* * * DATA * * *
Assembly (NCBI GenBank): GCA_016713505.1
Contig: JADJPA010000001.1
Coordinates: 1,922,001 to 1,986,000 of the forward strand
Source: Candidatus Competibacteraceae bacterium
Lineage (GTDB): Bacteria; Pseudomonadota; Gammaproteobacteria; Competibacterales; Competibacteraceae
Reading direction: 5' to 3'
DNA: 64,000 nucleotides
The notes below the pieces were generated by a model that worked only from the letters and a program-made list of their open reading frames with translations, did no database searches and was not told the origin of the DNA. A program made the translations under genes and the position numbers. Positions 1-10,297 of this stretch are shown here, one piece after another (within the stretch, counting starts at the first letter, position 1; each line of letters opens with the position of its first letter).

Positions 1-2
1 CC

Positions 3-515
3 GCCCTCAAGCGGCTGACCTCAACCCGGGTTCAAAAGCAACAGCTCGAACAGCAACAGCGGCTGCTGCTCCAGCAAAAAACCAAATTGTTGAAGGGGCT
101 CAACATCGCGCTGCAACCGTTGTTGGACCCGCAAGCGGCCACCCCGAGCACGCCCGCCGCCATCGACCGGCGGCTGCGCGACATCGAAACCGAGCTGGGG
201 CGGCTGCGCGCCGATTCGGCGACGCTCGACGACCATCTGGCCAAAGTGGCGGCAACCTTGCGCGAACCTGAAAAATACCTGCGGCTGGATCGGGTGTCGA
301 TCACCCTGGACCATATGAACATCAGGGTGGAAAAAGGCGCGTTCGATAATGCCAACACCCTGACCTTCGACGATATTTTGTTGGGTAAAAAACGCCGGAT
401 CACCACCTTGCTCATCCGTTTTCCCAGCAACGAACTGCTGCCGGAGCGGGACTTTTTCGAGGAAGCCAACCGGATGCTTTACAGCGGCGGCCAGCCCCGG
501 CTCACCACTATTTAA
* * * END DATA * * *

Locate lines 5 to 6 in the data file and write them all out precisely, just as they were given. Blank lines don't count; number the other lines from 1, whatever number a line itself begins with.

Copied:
Lineage (GTDB): Bacteria; Pseudomonadota; Gammaproteobacteria; Competibacterales; Competibacteraceae
Reading direction: 5' to 3'